Gaidar Forum, Moscow 15-17th January 2014
Last week I followed the dialogues emerging from Moscow’s annual economic forum. It congregates world renowned opinion leaders to discuss the Russian economy. This year’s theme was: “Russia and the World: Sustainable Development”.
It’s a shame, and perhaps a sign of the limited awareness of the Russian market, that not a single mainstream English-language publication reported on the Forum, ‘Russia’s Davos’. As such, I thought I would take it upon myself to briefly highlight, for an English-speaking audience, the most noteworthy topics discussed at this key event.
By and large – ironically – non-Russian participants were more optimistic about the Russian economy than the country’s officials. After another year of slowed world economic growth, Jeffrey Sachs of my alma mater, Columbia University, made a poignant comment: “There is no great crisis here. The unemployment rate, budget deficit and poverty rate [Russia] has, the US would happily trade for”.
That is not to say Russia can sit back and relax. In 2013 GDP in Russia was expected to rise by an average of 4%, but actual figures show just a 1.3% increase. This slow growth is coupled with warnings of higher inflation which currently stands at 6.5%. At the forum, a spokesman for the Russian Central Bank promised this year the Bank would address this so-called ‘stagflation’, which is a trend also hindering the markets of fellow BRICs, India and Brazil.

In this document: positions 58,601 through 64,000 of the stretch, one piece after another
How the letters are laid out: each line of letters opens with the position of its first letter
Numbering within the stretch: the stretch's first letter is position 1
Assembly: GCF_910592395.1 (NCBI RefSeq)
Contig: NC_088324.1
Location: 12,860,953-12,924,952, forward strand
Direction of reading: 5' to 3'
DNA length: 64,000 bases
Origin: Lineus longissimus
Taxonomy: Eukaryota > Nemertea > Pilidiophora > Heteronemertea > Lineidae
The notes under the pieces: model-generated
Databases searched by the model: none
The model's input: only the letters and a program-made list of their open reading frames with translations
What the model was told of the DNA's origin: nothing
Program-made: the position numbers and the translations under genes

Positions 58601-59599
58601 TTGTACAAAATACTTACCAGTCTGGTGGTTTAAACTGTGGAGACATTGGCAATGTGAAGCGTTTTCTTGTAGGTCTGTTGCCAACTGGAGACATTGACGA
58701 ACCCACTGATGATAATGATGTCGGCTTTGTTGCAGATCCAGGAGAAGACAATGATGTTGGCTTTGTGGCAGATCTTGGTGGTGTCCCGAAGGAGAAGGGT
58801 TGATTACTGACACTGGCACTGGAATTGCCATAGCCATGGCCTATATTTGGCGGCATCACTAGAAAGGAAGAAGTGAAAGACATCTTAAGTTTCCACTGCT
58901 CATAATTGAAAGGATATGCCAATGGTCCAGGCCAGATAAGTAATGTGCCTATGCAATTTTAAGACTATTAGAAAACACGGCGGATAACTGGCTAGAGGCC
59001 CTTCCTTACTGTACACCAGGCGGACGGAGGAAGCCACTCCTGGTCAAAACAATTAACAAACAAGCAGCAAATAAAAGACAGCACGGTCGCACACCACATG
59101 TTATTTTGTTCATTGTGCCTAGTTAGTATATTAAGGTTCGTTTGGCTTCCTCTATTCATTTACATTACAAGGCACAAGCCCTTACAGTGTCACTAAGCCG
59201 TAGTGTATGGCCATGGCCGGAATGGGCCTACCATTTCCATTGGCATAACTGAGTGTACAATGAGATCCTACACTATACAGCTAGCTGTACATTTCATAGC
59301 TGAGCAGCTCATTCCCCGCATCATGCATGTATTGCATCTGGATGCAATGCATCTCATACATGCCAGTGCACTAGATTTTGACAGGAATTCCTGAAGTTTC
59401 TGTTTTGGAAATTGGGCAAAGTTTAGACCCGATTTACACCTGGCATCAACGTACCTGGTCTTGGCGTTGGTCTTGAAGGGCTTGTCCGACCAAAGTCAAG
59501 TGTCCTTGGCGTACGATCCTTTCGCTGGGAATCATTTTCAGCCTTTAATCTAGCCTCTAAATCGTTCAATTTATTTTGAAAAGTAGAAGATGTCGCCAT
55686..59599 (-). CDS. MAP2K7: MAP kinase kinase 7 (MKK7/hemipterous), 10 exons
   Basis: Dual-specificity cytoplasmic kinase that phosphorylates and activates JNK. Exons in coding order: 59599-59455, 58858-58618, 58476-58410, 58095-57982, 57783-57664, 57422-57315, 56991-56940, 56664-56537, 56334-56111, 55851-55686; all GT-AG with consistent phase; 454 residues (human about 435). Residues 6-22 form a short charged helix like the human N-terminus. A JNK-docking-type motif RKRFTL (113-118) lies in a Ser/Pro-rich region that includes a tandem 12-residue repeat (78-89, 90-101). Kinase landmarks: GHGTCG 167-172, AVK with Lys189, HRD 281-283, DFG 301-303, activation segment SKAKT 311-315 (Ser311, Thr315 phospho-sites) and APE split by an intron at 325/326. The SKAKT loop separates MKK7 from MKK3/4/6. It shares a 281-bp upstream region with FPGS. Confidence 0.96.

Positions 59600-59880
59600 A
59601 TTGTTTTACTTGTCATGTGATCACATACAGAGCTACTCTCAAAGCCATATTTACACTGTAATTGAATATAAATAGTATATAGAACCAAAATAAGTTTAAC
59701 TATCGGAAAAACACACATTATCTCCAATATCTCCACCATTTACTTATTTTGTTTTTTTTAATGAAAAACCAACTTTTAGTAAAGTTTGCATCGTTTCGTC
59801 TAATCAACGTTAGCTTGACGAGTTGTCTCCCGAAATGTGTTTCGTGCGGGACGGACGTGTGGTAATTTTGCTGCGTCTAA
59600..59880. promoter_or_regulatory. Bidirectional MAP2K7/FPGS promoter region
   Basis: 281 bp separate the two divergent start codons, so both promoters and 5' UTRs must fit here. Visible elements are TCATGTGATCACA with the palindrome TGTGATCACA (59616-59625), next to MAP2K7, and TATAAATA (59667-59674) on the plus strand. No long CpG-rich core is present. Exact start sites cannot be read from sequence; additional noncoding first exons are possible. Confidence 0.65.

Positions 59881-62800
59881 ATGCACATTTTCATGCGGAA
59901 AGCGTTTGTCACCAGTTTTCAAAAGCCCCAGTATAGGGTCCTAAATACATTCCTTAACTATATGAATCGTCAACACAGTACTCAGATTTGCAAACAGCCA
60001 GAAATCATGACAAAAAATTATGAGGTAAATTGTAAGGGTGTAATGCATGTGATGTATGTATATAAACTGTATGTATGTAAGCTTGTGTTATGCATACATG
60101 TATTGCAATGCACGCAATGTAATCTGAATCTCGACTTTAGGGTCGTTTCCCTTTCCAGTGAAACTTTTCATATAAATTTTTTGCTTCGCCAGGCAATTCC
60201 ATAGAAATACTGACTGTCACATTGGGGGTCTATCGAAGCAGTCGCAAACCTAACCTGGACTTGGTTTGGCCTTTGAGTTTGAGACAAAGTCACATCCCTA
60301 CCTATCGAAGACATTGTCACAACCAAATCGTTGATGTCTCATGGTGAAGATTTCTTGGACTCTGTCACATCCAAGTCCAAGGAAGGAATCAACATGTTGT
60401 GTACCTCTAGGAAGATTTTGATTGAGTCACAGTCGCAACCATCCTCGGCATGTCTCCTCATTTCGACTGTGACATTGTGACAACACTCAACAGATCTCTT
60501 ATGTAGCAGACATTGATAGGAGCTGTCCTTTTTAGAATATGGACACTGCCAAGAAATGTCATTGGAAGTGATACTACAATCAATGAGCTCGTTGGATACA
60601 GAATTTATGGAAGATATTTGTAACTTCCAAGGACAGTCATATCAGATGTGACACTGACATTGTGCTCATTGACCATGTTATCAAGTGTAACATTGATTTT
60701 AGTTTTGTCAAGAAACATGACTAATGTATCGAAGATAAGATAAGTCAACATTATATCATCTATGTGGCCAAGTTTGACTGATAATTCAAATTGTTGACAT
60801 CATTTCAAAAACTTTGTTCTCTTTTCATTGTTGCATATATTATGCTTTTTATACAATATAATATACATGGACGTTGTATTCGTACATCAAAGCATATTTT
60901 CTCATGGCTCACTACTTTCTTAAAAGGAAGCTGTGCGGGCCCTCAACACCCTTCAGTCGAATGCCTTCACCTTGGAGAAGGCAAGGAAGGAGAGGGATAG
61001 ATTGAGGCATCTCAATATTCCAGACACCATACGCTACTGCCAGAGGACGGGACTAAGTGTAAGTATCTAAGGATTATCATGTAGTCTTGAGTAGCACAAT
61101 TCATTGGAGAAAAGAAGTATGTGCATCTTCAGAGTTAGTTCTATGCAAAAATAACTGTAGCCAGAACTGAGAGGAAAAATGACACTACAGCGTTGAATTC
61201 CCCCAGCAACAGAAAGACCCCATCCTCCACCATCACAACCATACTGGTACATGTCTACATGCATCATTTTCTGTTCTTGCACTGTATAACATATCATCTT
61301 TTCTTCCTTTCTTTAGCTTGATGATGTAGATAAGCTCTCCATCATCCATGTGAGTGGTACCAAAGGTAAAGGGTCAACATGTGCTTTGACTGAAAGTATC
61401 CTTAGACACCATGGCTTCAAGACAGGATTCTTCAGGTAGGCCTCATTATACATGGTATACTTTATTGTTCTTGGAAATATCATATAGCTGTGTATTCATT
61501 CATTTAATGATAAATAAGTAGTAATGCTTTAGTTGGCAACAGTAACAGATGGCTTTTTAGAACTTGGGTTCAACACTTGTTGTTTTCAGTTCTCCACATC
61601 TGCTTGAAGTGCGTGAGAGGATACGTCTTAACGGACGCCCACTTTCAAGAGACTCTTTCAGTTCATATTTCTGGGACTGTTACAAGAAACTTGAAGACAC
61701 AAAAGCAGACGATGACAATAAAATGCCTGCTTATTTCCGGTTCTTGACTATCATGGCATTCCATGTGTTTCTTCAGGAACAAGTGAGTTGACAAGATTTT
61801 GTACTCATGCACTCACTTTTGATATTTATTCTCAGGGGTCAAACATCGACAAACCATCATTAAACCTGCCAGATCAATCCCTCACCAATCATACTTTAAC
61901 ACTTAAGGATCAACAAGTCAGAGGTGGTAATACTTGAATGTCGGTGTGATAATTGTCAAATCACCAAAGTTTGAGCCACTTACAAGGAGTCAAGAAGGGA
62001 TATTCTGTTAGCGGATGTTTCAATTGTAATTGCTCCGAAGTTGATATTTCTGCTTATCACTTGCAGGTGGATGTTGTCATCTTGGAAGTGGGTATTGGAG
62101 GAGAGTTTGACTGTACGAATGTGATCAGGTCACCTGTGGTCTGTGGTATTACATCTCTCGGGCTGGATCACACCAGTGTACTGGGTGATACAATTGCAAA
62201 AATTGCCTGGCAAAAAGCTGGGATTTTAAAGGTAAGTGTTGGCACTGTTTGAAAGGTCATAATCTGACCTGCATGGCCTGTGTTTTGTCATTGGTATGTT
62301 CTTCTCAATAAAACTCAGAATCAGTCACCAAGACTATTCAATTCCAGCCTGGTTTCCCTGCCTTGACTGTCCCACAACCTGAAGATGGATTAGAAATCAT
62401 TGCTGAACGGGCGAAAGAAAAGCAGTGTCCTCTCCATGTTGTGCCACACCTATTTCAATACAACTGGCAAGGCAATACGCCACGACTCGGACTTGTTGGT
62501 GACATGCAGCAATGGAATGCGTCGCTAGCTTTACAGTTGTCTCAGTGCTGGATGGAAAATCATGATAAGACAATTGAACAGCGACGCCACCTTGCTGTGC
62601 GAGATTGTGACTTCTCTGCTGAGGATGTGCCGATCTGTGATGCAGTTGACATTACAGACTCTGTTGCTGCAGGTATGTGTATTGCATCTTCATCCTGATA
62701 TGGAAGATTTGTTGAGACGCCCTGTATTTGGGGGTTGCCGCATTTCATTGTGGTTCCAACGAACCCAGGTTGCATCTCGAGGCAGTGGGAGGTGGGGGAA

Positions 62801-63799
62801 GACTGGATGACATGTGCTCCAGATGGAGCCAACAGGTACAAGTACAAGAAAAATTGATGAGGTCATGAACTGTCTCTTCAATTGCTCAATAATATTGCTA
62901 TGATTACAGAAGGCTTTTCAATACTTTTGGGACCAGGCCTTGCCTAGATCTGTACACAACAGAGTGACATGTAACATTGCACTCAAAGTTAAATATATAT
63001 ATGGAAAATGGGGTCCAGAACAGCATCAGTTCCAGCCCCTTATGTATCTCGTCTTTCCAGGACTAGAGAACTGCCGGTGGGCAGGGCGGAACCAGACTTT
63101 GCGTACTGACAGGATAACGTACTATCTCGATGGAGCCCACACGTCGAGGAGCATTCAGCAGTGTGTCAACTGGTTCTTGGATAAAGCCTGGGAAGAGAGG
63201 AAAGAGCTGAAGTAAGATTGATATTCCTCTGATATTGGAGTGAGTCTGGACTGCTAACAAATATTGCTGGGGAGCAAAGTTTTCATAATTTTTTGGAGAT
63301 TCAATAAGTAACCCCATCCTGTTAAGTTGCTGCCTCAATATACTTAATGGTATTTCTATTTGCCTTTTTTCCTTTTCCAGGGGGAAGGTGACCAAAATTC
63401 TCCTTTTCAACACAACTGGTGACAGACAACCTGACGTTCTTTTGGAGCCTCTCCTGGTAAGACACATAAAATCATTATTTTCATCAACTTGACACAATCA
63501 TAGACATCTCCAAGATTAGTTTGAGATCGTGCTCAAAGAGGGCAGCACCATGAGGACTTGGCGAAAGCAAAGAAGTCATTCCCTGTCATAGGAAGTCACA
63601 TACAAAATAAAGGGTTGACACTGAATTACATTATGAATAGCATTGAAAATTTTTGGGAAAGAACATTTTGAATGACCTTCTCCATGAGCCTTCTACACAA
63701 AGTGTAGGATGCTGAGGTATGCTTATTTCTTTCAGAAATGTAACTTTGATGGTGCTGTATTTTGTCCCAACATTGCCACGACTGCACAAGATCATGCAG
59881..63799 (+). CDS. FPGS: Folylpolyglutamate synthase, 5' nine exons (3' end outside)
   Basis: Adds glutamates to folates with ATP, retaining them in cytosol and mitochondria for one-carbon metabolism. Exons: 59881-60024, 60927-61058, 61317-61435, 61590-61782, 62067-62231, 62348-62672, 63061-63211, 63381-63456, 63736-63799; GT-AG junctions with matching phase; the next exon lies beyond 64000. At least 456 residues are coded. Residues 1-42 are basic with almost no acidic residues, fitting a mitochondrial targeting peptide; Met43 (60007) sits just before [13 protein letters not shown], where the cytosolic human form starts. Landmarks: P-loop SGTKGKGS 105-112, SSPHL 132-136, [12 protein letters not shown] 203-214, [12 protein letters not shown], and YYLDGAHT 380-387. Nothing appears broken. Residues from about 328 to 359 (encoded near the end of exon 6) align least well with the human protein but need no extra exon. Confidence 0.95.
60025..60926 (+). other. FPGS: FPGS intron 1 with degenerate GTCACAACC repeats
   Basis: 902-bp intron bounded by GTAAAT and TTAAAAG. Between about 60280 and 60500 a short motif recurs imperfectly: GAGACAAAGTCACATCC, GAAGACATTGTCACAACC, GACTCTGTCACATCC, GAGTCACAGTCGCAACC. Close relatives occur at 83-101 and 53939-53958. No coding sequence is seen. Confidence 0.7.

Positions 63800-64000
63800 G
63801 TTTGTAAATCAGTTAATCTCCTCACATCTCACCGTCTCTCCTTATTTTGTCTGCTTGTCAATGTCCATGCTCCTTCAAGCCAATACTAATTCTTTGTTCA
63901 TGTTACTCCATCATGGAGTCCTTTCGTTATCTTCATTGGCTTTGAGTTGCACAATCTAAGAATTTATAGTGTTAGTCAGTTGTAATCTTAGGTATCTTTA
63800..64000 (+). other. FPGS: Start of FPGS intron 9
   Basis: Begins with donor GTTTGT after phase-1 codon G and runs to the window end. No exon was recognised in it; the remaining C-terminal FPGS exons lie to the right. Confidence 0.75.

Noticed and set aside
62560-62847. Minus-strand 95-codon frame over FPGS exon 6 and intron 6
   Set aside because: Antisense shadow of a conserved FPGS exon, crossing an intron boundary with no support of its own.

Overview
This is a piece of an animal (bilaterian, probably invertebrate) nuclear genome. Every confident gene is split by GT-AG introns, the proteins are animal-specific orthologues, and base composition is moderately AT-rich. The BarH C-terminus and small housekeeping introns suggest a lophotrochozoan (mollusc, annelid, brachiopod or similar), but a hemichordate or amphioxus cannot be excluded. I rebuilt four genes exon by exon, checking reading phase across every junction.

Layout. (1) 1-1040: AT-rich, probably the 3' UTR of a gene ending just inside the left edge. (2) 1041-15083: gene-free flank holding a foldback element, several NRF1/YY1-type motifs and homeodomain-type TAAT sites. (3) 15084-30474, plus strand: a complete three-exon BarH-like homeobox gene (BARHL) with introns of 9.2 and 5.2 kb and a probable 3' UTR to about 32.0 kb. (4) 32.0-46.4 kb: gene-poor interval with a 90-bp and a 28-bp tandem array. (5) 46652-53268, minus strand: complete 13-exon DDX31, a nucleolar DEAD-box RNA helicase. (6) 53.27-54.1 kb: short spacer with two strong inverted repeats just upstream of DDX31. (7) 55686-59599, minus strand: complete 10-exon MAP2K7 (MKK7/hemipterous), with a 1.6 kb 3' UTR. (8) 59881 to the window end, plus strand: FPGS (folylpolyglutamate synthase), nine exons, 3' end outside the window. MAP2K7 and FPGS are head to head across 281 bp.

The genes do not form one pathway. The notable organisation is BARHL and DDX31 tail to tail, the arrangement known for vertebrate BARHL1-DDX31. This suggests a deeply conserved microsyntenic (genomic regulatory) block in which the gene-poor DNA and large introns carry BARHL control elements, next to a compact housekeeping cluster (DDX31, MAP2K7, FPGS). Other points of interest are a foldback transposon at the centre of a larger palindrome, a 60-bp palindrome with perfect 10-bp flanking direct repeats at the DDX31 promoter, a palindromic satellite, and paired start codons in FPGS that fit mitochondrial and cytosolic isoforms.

Above all, I think the Russians should pay heed to advice given by Augusto Lopez-Claros, Chief Economist and Director of Global Competitiveness at the World Bank. During his presentation Augusto criticised the heavy tax burden that currently hinders companies, especially SMEs. He explained that restricting smaller businesses will further slow growth, regional investment and competitiveness. I consider this a crucial step for a country in which one person in fifty deems it possible to set up a business. In comparison, elsewhere in Europe this figure is as high as one in four.
This week I look forward to reading the extensive coverage (in both English and Russian…) of analysis and forecasts from the World Economic Forum in Davos.